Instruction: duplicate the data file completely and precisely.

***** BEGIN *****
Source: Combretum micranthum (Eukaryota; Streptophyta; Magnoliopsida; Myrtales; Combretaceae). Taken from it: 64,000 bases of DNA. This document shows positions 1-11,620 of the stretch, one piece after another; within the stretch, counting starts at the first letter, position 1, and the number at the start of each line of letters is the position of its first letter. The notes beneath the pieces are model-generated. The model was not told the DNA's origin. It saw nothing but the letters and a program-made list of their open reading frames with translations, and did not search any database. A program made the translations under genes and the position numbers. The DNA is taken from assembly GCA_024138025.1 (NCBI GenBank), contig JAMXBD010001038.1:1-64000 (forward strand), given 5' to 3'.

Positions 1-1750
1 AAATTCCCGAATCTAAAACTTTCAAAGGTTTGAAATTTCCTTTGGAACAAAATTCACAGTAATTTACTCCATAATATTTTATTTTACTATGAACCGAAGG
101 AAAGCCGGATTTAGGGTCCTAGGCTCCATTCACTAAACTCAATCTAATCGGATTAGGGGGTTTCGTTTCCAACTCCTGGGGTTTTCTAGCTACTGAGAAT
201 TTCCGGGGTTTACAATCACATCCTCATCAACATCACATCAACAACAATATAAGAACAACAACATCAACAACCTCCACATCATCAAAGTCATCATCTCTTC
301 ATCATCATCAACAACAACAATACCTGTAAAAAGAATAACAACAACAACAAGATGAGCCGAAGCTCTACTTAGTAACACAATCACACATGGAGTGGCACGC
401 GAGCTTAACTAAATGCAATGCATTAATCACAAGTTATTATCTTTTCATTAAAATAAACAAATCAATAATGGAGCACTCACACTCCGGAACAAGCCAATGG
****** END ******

Source: Combretum micranthum (Eukaryota; Streptophyta; Magnoliopsida; Myrtales; Combretaceae). Taken from it: 64,000 bases of DNA. This document shows positions 1-11,620 of the stretch, one piece after another; within the stretch, counting starts at the first letter, position 1, and the number at the start of each line of letters is the position of its first letter. The notes beneath the pieces are model-generated. The model was not told the DNA's origin. It saw nothing but the letters and a program-made list of their open reading frames with translations, and did not search any database. A program made the translations under genes and the position numbers. The DNA is taken from assembly GCA_024138025.1 (NCBI GenBank), contig JAMXBD010001038.1:1-64000 (forward strand), given 5' to 3'.

Positions 1-1750
1 AAATTCCCGAATCTAAAACTTTCAAAGGTTTGAAATTTCCTTTGGAACAAAATTCACAGTAATTTACTCCATAATATTTTATTTTACTATGAACCGAAGG
101 AAAGCCGGATTTAGGGTCCTAGGCTCCATTCACTAAACTCAATCTAATCGGATTAGGGGGTTTCGTTTCCAACTCCTGGGGTTTTCTAGCTACTGAGAAT
201 TTCCGGGGTTTACAATCACATCCTCATCAACATCACATCAACAACAATATAAGAACAACAACATCAACAACCTCCACATCATCAAAGTCATCATCTCTTC
301 ATCATCATCAACAACAACAATACCTGTAAAAAGAATAACAACAACAACAAGATGAGCCGAAGCTCTACTTAGTAACACAATCACACATGGAGTGGCACGC
401 GAGCTTAACTAAATGCAATGCATTAATCACAAGTTATTATCTTTTCATTAAAATAAACAAATCAATAATGGAGCACTCACACTCCGGAACAAGCCAATGG